This week: multifamily tales that span the distance between hard time and party time.

Big House Marketing

A five-year stint in federal prison did little to mar the image of former Providence, R.I., mayor Vincent A. "Buddy" Cianci among locals. Cianci has been hired by Providence's Paolino Properties and The Athena Group to help market The 903 Residences, a luxury condominium complex where Cianci lived for 50 days this summer during the home confinement portion of his 2002 sentence for conspiracy. On Sept. 17, the ownership group unveiled marketing posters that feature Cianci's mug above the slogan, "They even treat you like a mayor." Cianci is renting a 1,200-square-foot unit in the complex for $1,850 per month; the unit lacks the granite solid surfacing and ceramic tile found in the for-sale units, reports the Providence Journal. Still, the digs are a marked improvement from his accommodations at New Jersey's Fort Dix penitentiary. "The 903 is a hell of a lot better than where I lived in New Jersey," Cianci told the Providence Journal during a poolside interview as part of the launch of the marketing campaign. "It's kind of a hip community."

Needling Applicants

Denying a lease based on the color of an applicant's skin will instantly land you in fair housing hot water, but what about passing on an applicant because of the colors on their skin? In San Antonio, tattooed applicants have alleged discrimination after being denied a lease at the Villas at Medical Center apartment complex. Property owner Ed Frankel told San Antonio NBC affiliate WOAI News 4 that his complexes reject prospective tenants who have tattoos exposed on the neck, head, hands, and wrists, or those whose tattoos cover more than 40 percent of the lower or upper arm. "We do not discriminate," Frankel wrote in his email. "The [policy] applies to persons of any race, color, gender, etc." San Antonio fair housing experts agree. "Refusing to rent to somebody because they have tattoos may be unfair, but it's not discrimination under the Fair Housing Act unless the tattoos are specific to the person's religion or national origin," Sandy Tamez of the San Antonio Fair Housing Council told WOAI. That translates to double tough luck for inked applicants: In addition to having little recourse for being turned away, Frankel is also keeping his $70 non-refundable application fee.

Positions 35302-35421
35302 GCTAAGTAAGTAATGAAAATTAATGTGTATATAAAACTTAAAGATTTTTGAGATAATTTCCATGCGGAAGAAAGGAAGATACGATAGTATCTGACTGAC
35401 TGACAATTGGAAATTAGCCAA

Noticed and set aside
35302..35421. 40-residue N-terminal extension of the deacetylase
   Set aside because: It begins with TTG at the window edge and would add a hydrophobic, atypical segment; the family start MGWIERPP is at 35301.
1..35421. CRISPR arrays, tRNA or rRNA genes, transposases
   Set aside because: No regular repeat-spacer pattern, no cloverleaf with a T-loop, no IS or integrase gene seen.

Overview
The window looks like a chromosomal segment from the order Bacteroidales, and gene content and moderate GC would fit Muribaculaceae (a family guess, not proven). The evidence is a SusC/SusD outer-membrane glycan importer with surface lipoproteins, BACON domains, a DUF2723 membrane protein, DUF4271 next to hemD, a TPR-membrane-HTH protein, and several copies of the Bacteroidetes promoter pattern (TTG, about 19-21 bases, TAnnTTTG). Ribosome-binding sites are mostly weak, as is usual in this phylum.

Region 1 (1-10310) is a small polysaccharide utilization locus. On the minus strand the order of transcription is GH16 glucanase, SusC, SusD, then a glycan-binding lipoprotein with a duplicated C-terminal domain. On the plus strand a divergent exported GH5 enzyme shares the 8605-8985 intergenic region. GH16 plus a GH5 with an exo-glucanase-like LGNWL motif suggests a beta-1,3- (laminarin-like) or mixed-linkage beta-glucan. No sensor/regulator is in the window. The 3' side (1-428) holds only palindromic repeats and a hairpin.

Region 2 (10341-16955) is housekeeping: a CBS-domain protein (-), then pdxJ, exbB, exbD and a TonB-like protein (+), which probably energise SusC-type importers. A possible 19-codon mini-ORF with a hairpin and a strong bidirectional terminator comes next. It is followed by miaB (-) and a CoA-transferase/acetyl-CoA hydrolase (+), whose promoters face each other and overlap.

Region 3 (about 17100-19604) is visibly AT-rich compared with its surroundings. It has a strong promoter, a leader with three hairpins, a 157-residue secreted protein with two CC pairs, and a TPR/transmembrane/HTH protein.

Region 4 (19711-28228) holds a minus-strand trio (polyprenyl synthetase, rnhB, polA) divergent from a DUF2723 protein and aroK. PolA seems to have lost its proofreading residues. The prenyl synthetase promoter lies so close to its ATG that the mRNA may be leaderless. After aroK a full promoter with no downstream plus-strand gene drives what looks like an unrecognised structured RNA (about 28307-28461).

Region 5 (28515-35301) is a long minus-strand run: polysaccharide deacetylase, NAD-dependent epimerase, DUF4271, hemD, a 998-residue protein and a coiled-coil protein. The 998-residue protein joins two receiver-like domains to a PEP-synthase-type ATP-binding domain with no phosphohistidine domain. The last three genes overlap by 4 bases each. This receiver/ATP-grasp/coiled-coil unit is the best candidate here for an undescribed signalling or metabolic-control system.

Cali Contradiction

Increases in the jobless rate-traditionally a harbinger of worsening multifamily business metrics-is having absolutely zero effect among property managers in Orange County, Calif. As the slowdown in new home sales boosts demand for rentals, many apartment communities are adding managers to the payroll. In fact, even as the county's unemployment rate rose to 4.2 percent in August 2007 from 3.6 percent a year earlier, the number of payroll jobs in real estate increased by 1,100, or 0.9 percent, according to data released in September by the California Employment Development Department. An Orange County Register review of federal data from 2001 to 2006 additionally shows that the number of people employed in residential property management rose from 7,991 to 9,941 in the O.C. during those years.

Miami Nice

From Super Bowl XLI to the MTV Video Music Awards to the Latin Grammy Awards, Miami has become the "in" spot for star-studded events and their raucous after-parties. In response to complaints from locals about beachfront properties being rented out for such revelry, city officials have prohibited the renting out of single-family homes for periods of less than 6 months. Now, Miami Beach-based Villazzo, a provider of services to the stars, is challenging that statute, which has been in place since 2000. The firm claims that the law violates the right of property owners. Although the suit only applies to single-family properties, it could have a ripple effect on the ability of Miami condo owners to lease their units into the shadow market, where they compete with traditional multifamily product.

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